City of Kelowna Council will consider a 2017 Capital Budget amendment on Monday to initiate work on Kelowna Integrated Water—Phase 1. The $63.7 million multi-year project will bring clean, safe drinking water to citizens of Southeast Kelowna.

The project also intends to deliver a more reliable supply of agricultural irrigation water for the South Mission through integration of that system with the City of Kelowna Water Utility.

Receipt of a $43.9 grant from the Clean Water and Wastewater Fund will see ratepayers of the South East Kelowna Irrigation District (SEKID) realize a significant direct cost savings, in addition to completing the project 10 years faster than without government funding.

A condition of the grant funding is that SEKID and South Okanagan Mission Irrigation District (SOMID) will integrate with the City Water Utility.

“Integration of SEKID into the City Utility offers greater long-term supply and consistency of clean potable water to residents, a stable rate-structure and a separate supply for agricultural irrigation,” said Ron Westlake, special projects manager, City of Kelowna. “The City of Kelowna drinking water consistently meets Canadian Drinking Water Guidelines and has not had a water quality advisory in over 20 years.”

A transition agreement with SEKID ensures a coordinated approach to project construction, merging rates and billing processes and integration of staff.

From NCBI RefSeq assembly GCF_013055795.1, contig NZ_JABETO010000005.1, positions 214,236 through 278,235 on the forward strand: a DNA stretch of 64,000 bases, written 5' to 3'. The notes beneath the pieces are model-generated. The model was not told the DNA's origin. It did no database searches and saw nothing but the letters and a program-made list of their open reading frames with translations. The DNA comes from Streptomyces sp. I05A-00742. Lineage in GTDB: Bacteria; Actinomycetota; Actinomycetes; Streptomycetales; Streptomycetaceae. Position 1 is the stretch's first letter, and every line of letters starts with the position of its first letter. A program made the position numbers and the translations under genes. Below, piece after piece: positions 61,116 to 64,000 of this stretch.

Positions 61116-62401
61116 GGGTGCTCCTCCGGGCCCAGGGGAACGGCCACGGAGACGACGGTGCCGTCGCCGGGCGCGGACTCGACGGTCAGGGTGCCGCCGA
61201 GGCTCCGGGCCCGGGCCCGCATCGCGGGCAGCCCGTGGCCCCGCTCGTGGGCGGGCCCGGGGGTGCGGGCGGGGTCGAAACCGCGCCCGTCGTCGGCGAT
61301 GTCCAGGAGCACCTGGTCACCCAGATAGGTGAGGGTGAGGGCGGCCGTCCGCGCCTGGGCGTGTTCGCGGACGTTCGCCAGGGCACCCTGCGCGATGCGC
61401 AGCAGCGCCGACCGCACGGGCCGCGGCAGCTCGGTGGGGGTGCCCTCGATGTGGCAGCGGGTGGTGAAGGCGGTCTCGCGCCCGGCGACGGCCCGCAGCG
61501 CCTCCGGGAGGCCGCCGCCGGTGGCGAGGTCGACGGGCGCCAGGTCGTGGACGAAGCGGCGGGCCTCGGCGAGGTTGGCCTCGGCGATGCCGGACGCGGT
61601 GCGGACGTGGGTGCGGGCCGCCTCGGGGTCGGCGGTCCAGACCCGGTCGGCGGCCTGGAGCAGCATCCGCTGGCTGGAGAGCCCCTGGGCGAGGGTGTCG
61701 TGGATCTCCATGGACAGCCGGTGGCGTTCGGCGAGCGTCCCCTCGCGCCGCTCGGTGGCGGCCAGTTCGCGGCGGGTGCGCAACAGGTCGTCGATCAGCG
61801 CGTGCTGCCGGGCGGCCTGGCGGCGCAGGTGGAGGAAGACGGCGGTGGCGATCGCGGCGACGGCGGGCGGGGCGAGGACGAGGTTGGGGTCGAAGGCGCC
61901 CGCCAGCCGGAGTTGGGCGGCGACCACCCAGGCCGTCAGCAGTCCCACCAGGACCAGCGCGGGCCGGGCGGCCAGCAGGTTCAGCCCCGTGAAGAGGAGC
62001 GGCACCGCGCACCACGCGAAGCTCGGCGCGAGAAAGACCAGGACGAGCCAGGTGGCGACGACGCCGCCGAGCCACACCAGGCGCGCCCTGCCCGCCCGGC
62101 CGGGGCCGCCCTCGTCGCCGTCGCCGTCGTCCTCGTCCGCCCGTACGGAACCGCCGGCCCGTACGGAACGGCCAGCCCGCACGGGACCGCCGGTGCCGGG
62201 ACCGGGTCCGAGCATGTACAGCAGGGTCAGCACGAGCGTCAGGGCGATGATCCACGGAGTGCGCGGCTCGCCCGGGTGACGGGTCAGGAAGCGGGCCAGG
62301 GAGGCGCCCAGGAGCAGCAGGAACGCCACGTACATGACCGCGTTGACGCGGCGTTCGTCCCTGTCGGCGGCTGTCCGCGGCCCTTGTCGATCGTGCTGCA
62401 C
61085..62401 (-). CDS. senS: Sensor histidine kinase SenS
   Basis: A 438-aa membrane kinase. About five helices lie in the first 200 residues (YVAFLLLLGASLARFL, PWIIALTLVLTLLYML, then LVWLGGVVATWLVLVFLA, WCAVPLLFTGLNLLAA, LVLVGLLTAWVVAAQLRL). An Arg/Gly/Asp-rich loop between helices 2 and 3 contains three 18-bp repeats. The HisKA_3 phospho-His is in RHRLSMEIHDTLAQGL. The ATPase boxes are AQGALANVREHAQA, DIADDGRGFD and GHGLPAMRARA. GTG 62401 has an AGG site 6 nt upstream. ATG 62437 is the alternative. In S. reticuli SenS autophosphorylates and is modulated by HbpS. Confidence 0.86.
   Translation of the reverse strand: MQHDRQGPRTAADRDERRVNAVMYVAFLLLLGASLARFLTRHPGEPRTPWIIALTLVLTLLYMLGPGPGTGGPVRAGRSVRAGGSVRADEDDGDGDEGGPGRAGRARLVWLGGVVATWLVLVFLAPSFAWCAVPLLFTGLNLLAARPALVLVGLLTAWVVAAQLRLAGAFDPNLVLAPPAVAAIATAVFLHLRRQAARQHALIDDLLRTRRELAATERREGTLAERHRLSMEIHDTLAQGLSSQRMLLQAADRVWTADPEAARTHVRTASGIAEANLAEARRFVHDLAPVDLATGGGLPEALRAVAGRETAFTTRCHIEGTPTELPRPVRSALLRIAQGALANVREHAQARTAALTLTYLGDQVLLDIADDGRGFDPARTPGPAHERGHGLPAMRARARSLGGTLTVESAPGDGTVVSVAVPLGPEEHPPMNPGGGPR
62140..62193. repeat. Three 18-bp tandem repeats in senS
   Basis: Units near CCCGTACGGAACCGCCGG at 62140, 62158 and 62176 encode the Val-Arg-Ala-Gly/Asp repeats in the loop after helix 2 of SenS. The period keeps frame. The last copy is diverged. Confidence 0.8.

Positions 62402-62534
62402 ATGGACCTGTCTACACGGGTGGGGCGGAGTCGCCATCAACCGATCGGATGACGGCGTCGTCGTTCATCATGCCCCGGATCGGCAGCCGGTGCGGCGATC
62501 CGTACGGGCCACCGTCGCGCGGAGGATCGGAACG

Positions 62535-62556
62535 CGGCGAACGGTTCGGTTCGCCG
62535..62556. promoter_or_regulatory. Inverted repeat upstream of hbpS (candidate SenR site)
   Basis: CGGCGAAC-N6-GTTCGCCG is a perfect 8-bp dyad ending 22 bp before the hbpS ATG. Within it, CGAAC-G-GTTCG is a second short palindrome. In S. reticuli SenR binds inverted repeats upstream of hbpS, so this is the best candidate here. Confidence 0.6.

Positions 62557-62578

Kelowna Integrated Water—Phase 1 includes separated agricultural and domestic systems in Southeast Kelowna. Domestic water will be supplied through a new transmission line connecting to the City’s water distribution system from Okanagan Lake, while agricultural water will continue to be supplied from Hydraulic Creek with emergency connections to the domestic supply in the event of service disruption.

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Phase 1 will also see a sustainable agricultural water supply delivered to SOMID, along with upgrades to the City of Kelowna’s water utility to accommodate future growth.

A design/build project for the SEKID and SOMID infrastructure will commence in autumn 2017 with construction anticipated to begin in Spring 2018.

“We look forward to working with SEKID and facilitating a smooth transition process for customers until the official integration is complete on January 1, 2020,” said Westlake

The integration of Kelowna’s water utilities will generate $95 million in savings over the next 25–50 years, as Water Canada reported in February.

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